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July 25, 2012 / Admin

FDA Warns Mead Johnson About Enfamil Packaging

Babies. They’re tiny. They’re cute. They’re fragile. They need to be protected. Luckily, the FDA is taking care of it. On October 26, Reuters reported that the Food and Drug Administration recently warned Mead Johnson Nutrition Company that it had violated federal law in its production of several of its Enfamil powdered infant formula products. In a letter to the company, dated October 18, the FDA explained that Mead Johnson had failed to disclose the specifications for a plastic tub and lid which are part of the packaging for the infant formula. The formula is packaged in a pouch, but labeling on the product suggests it can be stored in the plastic tub. Mead Johnson failed to identify the tubs as a food contact source and failed to provide the FDA with an evaluation of the plastic used to make the tubs and lids. According to the letter, this was a violation of the Food, Drug, and Cosmetic Act and federal regulations.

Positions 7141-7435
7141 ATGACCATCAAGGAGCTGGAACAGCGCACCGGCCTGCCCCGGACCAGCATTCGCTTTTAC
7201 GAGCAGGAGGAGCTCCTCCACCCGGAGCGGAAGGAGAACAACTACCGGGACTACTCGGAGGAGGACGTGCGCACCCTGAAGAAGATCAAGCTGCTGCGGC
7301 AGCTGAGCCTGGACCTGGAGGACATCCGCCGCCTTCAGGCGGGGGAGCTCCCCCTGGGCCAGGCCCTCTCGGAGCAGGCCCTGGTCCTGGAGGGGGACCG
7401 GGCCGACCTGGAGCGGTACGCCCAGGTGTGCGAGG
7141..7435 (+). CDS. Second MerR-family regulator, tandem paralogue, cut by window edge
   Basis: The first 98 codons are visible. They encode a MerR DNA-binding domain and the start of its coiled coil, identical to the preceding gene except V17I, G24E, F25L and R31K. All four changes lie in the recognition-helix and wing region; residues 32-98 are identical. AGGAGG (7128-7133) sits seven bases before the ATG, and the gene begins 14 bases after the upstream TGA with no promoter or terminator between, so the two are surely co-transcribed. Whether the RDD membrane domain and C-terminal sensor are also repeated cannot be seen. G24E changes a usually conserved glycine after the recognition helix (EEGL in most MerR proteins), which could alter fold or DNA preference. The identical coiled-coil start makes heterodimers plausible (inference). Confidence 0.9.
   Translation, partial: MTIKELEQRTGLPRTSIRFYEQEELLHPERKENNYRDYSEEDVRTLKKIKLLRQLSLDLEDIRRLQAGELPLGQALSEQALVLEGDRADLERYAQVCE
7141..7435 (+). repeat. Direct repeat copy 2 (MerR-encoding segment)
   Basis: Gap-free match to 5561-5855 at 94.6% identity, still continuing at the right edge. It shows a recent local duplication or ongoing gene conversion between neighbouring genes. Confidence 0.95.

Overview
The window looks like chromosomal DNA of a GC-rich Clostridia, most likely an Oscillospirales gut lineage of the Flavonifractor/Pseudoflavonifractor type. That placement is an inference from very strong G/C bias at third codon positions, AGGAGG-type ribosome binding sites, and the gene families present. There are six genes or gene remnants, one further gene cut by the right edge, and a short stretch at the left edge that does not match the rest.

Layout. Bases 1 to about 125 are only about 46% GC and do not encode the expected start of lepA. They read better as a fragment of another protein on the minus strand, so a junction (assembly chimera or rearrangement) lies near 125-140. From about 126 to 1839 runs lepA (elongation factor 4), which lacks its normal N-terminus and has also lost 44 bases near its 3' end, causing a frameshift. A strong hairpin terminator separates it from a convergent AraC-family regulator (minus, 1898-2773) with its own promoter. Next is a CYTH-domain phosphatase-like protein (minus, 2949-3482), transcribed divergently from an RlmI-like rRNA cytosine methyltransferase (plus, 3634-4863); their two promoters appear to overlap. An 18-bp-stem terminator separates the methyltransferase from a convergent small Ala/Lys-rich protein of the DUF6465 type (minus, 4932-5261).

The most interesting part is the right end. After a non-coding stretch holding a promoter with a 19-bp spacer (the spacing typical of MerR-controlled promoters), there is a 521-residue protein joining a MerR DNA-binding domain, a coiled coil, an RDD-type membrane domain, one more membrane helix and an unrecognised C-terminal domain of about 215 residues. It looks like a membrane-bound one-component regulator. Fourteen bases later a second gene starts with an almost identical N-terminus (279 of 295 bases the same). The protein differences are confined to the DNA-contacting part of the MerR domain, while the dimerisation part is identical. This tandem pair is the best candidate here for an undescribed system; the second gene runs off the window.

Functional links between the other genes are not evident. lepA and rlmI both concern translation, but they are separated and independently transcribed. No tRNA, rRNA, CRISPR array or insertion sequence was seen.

The Enfamil products identified in the letter include Enfamil Premium Infant, Enfamil Gentlease, and Enfamil A.R. Mead Johnson responded by saying the company recommends keeping the formula in the pouches, but it recognizes consumers may choose to empty the powder into the tub. The label provided instructions on how to do so safely. The company added that the tubs and lids are made with FDA-approved materials and that it was in the process of responding to the FDA.

This illustrates how careful manufacturers have to be when making disclosures to the FDA, especially when it comes to products related to infants. After all, infants don’t choose what they eat or how to store the food that they are fed. Since they can’t look after themselves, everyone else has to be vigilant about what goes in those tiny tummies.


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